A DNR SHORELINE PHOTO SHOWS THE MOUTH OF THE WEST TWIN RIVER. (DNR)

Two others are located on the Duckabush delta (.76 acre) and Lake Lenore (160 acres from state parks).

To learn more about the projects, go here .

Written comments are being taken through Feb. 25 by emailing lands@dfw.wa.gov.

 

Columbia Basin’s March 1 Opener Lakes Fish Well, Surprise Catches At 1

The Lahontans of Lake Lenore have been on my mind a lot lately, and I aim to try and make a trip over to lower Grand Coulee with the boys sometime this spring.

I’ve got an idea for putting them onto the cutts in the selective-gear lake, and it involves a good ol’ red-and-white bobber.

A real big fat one that’ll make a big splash.

Also, a very small chironomid below it and reeled in as slow as 8- and 10-year-olds can be expected to.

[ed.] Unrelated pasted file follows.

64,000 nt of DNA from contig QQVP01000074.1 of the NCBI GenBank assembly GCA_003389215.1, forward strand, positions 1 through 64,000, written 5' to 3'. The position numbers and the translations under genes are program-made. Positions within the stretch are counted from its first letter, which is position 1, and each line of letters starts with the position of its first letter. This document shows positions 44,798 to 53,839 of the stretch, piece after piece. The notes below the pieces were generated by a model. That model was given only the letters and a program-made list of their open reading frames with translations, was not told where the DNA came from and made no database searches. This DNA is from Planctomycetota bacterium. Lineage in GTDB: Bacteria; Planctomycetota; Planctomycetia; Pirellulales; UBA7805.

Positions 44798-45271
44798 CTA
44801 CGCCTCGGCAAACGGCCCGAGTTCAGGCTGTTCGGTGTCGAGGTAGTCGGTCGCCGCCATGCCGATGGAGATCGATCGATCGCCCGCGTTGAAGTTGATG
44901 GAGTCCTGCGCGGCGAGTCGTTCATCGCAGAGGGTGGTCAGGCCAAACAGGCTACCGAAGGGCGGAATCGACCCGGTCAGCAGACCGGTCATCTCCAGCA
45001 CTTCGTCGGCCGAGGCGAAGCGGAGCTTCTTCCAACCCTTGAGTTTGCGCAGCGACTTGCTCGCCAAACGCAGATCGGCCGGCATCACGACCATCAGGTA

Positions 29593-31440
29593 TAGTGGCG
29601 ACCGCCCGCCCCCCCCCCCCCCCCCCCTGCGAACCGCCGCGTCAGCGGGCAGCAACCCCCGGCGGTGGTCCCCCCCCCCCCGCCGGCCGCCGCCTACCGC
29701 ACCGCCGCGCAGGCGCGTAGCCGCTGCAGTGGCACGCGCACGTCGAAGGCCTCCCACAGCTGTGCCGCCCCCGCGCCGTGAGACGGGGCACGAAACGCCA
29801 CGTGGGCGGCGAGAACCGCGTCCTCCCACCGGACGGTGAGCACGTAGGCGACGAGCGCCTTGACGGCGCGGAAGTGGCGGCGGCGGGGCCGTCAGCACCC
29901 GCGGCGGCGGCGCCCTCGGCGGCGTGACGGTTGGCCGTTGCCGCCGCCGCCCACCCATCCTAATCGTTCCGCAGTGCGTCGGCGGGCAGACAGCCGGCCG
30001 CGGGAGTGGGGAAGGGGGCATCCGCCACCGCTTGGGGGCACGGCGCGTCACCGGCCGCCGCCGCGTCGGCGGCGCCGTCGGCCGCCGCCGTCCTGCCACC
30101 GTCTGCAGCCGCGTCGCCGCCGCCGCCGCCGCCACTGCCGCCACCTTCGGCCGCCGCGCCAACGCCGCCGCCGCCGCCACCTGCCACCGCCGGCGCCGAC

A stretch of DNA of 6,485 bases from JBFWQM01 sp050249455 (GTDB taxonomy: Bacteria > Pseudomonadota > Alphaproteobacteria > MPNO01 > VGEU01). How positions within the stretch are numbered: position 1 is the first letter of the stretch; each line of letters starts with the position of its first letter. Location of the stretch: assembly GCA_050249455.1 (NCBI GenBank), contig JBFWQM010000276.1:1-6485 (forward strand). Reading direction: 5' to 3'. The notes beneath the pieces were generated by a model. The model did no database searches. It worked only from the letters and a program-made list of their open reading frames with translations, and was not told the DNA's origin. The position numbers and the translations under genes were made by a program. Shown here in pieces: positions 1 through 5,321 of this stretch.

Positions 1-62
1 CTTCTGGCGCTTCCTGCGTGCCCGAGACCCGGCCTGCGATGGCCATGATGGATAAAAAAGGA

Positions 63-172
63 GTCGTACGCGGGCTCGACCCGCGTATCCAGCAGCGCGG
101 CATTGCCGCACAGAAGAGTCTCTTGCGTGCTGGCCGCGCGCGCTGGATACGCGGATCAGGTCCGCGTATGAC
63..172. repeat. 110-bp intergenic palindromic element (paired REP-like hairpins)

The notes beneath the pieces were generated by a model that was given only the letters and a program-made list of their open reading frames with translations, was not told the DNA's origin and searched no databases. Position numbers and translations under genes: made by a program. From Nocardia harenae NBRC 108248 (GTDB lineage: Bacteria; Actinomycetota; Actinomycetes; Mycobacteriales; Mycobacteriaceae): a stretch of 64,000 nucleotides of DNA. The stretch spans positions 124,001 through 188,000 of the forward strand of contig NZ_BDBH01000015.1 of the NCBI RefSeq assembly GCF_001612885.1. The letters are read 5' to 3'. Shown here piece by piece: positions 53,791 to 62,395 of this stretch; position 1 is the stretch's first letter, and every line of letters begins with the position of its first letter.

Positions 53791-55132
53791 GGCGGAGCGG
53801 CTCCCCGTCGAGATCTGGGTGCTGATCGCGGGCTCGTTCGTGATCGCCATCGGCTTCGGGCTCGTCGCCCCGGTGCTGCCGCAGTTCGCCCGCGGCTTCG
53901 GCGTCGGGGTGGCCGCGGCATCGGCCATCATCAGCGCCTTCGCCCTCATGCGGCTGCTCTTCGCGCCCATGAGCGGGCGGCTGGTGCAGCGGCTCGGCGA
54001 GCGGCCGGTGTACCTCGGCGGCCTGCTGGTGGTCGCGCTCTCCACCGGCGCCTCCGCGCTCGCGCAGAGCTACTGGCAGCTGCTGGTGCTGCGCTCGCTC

ANGLERS TRY THEIR LUCK AT LAKE LENICE, ALONG LOWER CRAB CREEK, ON THE MARCH 1 OPENER. (MIKE SCHMUCK, WDFW)

Lenore was one of a number of lakes in Grant County that opened last week, and while the report from it wasn’t that good, not so for waters in the Quincy Lakes and Lower Crab Creek Units of the Columbia Basin Wildlife Area.

WDFW district fisheries biologist Mike Schmuck made the rounds and filed the following report, which was forwarded by his agency’s Spokane office:

Lenice Lake fished well on the opener for anglers willing to fight the rain and somewhat windy conditions.  I received reports from anglers who were very pleased with their catch rates as well as the size of the fish caught.  Fish ranged in size from 13-18 inches. Selective gear rules apply on this lake and anglers may only keep one trout per day.  Lenice was stocked with 3,000 catchable trout in October 2017 and will receive another 2,250 in April 2018.